Travis Smith’s blog, containing this review, as well as others, photography, and more, can be found here.

Travis_J_Smith’s #CBR5 Review #11: Galapagos by Kurt Vonnegut

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Galapagos is, to me, Vonnegut at perhaps his most playful. Where else would you find humans who evolve into seal-like creatures? Before you scoff at the absurdity of such a premise, remind yourself that this is Vonnegut, and do yourself the favor of withholding judgment until you’ve read the story itself.

Back when he and I weren’t so well-acquainted, I recall checkingGalapagos out from the library and returning it before I even got so far as halfway. This was prior to false-starts such as that becoming a regularity for me. Something about it just didn’t sit well with me.

Could it have been that I found the aforementioned wackiness unpalatable? Or maybe it was how he purposefully spelled it the coming events, not unlike the otherwise vastly different Stephen King, by means of asterisks beside the soon-to-be-dead, among other things. Whatever it was, it had no effect on me during the second go-around.

Was I bewildered by how he hammered home that big brains were what caused it all, this coming from an author who usually favors subtlety in such matters? And did it come to bother me, ever so slightly? To both questions, I answer in the affirmative. Did it have a marked impact upon how I view the work, on the other hand? No, I cannot say it did.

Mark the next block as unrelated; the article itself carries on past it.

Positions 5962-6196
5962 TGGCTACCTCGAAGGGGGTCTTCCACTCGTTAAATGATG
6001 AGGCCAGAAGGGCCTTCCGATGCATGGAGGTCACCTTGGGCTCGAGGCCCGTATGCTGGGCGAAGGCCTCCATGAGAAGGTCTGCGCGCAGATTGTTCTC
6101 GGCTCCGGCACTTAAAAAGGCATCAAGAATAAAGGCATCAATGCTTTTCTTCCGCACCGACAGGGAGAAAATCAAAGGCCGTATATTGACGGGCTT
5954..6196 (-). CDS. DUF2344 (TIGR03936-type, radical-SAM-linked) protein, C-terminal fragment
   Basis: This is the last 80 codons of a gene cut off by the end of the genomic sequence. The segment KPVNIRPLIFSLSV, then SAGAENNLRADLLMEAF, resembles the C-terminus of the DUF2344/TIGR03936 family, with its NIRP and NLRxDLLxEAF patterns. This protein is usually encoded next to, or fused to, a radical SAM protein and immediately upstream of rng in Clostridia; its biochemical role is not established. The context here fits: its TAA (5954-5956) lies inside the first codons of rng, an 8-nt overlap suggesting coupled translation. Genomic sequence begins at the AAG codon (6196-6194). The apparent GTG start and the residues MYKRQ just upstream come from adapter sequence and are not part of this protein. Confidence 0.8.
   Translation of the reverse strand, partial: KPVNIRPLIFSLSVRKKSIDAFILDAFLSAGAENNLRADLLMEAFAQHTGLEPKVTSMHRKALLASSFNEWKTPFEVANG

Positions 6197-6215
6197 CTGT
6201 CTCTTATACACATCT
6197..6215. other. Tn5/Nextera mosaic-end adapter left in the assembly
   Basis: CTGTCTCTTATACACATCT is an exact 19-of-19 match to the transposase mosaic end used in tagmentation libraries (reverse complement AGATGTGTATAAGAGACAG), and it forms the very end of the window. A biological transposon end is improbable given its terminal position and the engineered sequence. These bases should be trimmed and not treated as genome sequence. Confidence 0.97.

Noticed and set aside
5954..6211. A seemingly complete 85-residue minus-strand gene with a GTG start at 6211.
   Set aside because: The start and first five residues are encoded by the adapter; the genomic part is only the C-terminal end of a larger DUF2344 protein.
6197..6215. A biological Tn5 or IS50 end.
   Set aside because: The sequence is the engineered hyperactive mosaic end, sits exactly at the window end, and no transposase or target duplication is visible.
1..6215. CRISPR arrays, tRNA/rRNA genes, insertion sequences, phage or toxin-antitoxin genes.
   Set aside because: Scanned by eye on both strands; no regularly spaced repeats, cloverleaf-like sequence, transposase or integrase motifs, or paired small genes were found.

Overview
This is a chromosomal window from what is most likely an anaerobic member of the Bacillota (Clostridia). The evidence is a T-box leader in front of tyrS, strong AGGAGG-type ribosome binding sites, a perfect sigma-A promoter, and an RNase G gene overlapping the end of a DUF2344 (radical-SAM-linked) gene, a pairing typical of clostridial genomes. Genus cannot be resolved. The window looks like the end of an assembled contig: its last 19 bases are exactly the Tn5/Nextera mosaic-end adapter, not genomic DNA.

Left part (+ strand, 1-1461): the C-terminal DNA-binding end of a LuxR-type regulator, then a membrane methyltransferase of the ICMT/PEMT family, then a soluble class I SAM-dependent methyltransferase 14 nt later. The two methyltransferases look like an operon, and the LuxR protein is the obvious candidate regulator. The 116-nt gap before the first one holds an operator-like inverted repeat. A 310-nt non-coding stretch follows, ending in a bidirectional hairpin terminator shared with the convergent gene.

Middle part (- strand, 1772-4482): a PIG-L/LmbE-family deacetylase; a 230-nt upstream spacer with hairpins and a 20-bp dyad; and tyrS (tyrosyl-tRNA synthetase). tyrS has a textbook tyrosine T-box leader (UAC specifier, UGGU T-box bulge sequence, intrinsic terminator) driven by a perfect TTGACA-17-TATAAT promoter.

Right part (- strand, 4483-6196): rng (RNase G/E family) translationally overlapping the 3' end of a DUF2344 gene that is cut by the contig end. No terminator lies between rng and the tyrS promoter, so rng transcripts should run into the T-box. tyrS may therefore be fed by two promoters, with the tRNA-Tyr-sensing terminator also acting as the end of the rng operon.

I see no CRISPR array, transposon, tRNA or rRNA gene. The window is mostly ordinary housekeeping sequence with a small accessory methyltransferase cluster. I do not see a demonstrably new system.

Honestly, it was a minor annoyance when looked at in the bigger picture. Because, despite the tremendous amount of foreshadowing Vonnegut laced it with, Galapagos moves at a brisker pace, narratively speaking, than any of Vonnegut’s other works. In addition, as I said in my opening line, it’s arguably his most lively and comical work. Which means I didn’t have time to dwell upon faults so tiny, since I’d no sooner read one of the lines about our big brains being the root of all evil than I’d be onto the next, laughing along.

In short, Galapagos is one of Vonnegut’s breeziest, in terms of both content and pacing, and I mean that in the best way possible. So don’t put this one off, like I did. Unless, that is, you want to go out on a high note by wrapping up his bibliography with one of his lesser-hailed masterpieces.

Travis Smith’s blog, containing this review, as well as others, photography, and more, can be found here.

Travis_J_Smith’s #CBR5 Review #10: Bluebeard by Kurt Vonnegut

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“It’s the emptiest and yet the fullest of all human messages: ‘Good-bye.”

 With but three of his novels remaining, one might think I would’ve taken my time finishing them. To them, I ask a simple question. Have you never read Kurt Vonnegut before? Compared to the likes of Cat’s Cradle or Player PianoMother NightHocus Pocus, and God Bless You, Mrs. Rosewater are lacking. Did that stop me from rushing headlong through all three? Of course not. Vonnegut was endowed with the knack for making whatever it is he wrote immensely readable. His work might not have always been as supremely revelatory as, say,Slaughterhouse-Five, but he wrote it in such a manner that you barely noticed.

It’s that quality, inherent in all of his work, that makes him part of my holy trinity of authors, alongside Stephen King and Douglas Adams. He’s like the uncle you ask to read to you because he tells the stories the best, giving even the weakest ones his own personal flair that can elevate pulp to gold. In every last work there’s a line here and a line there that only he could’ve put so eloquently, so perfectly, and they keep you going, like breadcrumbs leading you to his intended destination.